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Tennessee lawmakers decide against Medicaid expansion in 2015

February 6, 2015

Some time ago, big news hit the state of Tennessee, especially for the region’s underserved populations living near or below the poverty line. The governor, Bill Haslam, announced that the state of Tennessee would accept the federal government’s Medicaid expansion offer. The governor soon announced an “Insure Tennessee” plan which was rolled out before members of the public and the elected government alike.

According to the plan, some 280,000 low income citizens of the state would gain medical insurance. Apparently, the state would come out of the deal with a net financial gain, as well. This was due to the fact that most of the costs associated with the deal would be covered by the federal government. State hospitals also made a splash when they announced that, should the plan be made into law, they would step up and cover the remaining costs themselves. The plan looked to be a major win for the state. In fact, the state government itself would be required to pay the sweet cost of nothing.

Surprise struck again on Wednesday, when state lawmakers voted to kill the entire deal and refuse the federal government’s Medicaid offer for the foreseeable future. To be clear, however, this ‘vote’ was from a select senate committee tasked with evaluating the merits of the package, and it is possible that the bill could still be moved forward with the help of the governor. Even if this attempt is made, however, some members of the state legislature have already registered their opposition. In short, the battle that Tennessee would have to fight to revive its Medicaid expansion prospects is a long and difficult one.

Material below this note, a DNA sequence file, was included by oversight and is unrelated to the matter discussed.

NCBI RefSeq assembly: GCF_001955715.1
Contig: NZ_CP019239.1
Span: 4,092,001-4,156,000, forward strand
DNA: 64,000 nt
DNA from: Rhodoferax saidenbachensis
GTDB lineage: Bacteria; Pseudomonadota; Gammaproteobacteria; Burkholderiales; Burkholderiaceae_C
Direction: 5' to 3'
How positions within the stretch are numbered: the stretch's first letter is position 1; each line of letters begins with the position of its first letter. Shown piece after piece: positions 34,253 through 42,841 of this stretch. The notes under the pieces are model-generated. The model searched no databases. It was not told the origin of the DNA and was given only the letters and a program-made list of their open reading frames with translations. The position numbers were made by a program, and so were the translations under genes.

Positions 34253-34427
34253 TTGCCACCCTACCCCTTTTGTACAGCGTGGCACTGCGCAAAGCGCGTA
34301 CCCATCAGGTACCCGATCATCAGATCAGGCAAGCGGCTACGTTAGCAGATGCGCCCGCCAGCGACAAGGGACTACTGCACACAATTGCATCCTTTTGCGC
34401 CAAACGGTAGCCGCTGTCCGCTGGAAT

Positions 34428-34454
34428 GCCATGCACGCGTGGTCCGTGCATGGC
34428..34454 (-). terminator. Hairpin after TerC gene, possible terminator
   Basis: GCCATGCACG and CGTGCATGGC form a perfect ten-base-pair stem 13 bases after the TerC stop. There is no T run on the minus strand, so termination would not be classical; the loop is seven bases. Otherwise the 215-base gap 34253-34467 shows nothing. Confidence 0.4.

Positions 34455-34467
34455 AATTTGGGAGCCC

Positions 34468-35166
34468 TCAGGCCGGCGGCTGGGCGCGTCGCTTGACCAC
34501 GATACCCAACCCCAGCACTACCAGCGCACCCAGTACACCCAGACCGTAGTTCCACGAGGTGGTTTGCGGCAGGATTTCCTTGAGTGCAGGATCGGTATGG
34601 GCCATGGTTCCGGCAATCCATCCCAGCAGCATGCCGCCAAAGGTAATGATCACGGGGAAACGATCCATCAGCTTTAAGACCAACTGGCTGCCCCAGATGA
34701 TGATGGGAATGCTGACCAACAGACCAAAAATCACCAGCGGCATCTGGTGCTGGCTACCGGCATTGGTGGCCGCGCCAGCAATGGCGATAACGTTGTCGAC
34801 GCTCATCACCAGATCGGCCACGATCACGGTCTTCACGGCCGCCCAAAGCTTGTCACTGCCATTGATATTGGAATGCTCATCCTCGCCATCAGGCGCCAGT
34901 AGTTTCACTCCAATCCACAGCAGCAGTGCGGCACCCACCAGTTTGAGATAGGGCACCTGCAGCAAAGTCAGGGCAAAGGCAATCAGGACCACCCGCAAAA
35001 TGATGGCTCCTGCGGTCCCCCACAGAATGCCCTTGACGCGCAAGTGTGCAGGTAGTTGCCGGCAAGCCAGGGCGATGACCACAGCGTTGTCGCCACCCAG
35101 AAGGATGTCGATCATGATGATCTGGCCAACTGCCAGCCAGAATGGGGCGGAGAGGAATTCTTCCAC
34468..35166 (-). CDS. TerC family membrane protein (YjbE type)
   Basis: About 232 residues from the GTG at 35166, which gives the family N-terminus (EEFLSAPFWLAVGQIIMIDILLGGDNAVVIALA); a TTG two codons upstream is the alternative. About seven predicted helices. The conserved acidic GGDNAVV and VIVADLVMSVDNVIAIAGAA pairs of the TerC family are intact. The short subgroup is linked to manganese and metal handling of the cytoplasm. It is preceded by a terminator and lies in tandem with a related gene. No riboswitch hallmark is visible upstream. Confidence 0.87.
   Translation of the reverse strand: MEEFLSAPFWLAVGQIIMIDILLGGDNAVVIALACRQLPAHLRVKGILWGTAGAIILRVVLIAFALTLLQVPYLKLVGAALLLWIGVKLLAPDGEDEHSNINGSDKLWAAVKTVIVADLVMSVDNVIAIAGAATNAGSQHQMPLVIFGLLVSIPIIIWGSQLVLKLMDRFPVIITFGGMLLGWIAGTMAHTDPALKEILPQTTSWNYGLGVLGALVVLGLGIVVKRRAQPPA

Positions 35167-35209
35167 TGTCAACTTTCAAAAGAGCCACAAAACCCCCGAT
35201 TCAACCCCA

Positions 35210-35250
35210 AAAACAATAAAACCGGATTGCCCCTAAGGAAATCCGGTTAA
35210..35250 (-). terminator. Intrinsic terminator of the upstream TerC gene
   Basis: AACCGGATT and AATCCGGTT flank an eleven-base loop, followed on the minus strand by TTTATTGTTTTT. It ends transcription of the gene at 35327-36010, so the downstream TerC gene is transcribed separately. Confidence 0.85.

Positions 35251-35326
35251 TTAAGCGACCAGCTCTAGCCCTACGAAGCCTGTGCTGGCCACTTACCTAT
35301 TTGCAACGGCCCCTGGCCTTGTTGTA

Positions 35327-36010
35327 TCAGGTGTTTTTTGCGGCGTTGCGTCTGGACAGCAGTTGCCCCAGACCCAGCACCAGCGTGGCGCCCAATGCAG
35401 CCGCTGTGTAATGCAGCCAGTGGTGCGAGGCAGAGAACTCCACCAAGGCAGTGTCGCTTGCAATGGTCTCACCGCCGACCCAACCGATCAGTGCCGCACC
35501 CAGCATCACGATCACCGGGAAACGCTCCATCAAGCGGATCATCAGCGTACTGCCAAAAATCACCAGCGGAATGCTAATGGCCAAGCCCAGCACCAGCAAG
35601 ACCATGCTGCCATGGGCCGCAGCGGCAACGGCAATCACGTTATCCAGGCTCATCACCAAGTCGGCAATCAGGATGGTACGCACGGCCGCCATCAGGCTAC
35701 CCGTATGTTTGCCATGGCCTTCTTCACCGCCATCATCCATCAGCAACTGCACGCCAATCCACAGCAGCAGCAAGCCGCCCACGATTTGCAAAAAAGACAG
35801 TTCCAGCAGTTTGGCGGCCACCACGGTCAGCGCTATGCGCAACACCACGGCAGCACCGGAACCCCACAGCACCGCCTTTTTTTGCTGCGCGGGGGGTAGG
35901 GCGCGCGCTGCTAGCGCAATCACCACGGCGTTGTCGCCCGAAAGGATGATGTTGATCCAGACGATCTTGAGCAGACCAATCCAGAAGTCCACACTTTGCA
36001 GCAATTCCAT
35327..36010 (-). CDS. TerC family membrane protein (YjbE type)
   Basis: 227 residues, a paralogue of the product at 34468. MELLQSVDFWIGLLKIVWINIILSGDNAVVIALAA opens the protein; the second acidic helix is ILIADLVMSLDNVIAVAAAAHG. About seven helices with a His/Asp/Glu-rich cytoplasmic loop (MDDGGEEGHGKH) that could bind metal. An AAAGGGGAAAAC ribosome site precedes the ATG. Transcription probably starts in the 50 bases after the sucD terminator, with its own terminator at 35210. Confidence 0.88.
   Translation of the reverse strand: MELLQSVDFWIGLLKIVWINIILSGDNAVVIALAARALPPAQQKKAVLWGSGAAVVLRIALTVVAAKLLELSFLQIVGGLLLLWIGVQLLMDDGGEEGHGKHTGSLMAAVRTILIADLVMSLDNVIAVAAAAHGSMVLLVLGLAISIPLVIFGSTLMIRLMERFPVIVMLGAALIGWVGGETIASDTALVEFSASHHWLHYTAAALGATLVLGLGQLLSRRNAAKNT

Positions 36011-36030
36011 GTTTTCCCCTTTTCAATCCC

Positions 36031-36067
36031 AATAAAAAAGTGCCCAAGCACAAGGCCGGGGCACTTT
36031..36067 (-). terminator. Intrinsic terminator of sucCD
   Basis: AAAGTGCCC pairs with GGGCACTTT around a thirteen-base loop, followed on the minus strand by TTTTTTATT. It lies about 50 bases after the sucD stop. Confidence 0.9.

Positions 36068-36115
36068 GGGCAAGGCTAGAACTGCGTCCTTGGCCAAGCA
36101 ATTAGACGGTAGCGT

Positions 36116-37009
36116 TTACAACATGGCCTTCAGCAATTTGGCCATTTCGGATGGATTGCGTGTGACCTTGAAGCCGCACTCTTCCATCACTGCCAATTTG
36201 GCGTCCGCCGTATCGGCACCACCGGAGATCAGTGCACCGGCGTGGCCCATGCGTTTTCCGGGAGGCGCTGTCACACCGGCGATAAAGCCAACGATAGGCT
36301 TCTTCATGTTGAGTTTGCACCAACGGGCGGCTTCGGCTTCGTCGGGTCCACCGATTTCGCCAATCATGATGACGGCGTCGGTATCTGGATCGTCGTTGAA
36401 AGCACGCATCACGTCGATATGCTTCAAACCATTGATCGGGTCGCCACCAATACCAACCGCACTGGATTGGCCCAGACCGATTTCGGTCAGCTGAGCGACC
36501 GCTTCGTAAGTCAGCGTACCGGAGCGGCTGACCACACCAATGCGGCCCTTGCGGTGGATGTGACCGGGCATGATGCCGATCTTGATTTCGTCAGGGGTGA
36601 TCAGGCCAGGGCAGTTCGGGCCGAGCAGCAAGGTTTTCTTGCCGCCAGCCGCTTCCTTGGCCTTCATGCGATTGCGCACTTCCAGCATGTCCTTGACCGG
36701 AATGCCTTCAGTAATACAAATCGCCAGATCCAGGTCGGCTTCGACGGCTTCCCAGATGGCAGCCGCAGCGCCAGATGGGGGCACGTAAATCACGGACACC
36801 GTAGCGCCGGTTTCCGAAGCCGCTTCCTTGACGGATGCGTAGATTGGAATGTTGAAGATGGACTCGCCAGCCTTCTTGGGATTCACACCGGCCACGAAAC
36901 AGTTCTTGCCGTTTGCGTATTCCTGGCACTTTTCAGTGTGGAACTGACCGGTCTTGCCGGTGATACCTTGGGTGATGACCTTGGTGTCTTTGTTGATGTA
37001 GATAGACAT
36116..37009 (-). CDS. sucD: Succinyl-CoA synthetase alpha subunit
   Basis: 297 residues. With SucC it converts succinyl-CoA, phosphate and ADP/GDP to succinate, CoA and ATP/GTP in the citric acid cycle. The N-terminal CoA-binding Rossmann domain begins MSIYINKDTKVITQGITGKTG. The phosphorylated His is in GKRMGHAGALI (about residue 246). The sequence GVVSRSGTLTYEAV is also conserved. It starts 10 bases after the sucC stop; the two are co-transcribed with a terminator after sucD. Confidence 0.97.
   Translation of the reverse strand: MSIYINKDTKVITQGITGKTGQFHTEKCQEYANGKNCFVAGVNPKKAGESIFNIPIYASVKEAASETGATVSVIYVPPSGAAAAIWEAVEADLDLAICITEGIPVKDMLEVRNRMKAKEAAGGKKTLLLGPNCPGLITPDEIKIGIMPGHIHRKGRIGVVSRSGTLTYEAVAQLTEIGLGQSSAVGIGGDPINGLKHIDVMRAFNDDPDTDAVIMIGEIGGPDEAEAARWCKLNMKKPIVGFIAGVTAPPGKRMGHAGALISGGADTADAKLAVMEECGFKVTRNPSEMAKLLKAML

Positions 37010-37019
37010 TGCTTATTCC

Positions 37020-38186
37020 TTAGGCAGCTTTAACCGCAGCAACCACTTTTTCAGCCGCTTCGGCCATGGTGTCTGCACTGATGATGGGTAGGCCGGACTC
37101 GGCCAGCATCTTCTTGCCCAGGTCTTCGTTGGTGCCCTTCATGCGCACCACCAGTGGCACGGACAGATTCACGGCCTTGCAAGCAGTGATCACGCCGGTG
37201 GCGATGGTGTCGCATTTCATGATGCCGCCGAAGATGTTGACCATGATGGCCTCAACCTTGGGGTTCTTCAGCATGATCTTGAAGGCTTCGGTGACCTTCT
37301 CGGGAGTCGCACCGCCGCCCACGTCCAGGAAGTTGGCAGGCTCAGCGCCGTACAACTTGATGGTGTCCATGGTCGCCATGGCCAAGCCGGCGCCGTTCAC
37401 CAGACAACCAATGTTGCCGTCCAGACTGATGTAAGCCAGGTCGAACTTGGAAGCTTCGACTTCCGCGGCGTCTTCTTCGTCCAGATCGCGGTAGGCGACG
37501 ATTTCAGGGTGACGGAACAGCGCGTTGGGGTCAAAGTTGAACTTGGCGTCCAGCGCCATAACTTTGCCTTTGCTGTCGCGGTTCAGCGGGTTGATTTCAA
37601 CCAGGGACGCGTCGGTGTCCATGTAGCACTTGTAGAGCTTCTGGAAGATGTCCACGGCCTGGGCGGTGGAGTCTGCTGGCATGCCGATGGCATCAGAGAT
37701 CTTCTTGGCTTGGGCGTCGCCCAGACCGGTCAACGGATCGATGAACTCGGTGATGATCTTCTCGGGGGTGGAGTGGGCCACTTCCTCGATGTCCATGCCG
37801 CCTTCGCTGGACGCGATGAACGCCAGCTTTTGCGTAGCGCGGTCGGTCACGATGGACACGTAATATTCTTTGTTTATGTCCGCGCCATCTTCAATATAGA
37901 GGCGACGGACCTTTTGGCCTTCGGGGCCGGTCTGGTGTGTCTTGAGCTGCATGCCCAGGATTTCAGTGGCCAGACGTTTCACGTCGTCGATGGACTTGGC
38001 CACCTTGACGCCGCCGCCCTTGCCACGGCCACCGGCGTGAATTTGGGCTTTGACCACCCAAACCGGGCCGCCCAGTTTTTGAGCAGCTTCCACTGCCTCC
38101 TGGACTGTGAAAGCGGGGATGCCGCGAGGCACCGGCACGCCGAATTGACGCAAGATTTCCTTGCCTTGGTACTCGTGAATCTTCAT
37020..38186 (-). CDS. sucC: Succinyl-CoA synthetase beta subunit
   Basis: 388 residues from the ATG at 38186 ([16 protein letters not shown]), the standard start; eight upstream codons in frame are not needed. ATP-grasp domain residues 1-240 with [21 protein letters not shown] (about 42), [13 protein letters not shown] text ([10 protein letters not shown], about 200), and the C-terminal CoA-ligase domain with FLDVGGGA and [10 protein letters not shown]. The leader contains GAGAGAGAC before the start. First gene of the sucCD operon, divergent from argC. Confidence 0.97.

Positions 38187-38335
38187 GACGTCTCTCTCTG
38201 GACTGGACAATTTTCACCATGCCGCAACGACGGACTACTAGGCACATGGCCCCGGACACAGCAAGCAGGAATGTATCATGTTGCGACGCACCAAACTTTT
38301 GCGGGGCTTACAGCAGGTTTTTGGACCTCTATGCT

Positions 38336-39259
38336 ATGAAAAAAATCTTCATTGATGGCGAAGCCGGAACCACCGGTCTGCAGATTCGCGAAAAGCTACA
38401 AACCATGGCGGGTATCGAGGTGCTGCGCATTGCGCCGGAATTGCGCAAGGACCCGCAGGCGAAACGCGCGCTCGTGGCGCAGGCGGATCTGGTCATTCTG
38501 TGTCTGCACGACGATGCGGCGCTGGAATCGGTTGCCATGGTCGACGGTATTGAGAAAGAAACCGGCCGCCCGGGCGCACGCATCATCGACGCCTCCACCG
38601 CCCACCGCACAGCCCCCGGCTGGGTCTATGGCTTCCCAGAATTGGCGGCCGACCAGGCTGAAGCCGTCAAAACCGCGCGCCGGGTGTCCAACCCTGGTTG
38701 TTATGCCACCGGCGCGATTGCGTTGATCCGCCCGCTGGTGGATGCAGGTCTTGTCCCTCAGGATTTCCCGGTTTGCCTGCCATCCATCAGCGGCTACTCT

It’s worth asking, then, “Why was the proposal rejected in the first place?” Unfortunately, it appears that squabbling along party lines – a common theme at all levels of government – may have been to blame for the deal’s breakdown.

GOP lawmakers have stated that, while the deal seems good now, the state could potentially be locking itself into a deal with a federal government whose terms change over time. At that point, it may find itself too deep to back out. Noteworthy, then, is the fact that federal government has explicitly stated that participation is voluntary, and that a state can choose to roll back the changes if they so desire. The counterpoint from one Tennessee CEO opposed to the plan: “Can you trust the federal government?”

While this may not sum up accurately the senate panel’s reasoning, it’s hard to see where else they drew their notions of potential negative impact. Unfortunately, that mindset could end up costing the state bigtime, and leaving nearly 300,000 of its citizens uninsured and in an abysmal situation. Hospitals as well, whose lobbying bodies supported the deal, will continue to face budget hardships as a result; hospitals were projected to come out on top if the deal were to go through, even though they offered to pay for part of it themselves. This is presumably because the federal funding would be covering those they have to serve each year that are uninsured and cannot pay back their treatment costs out of pocket.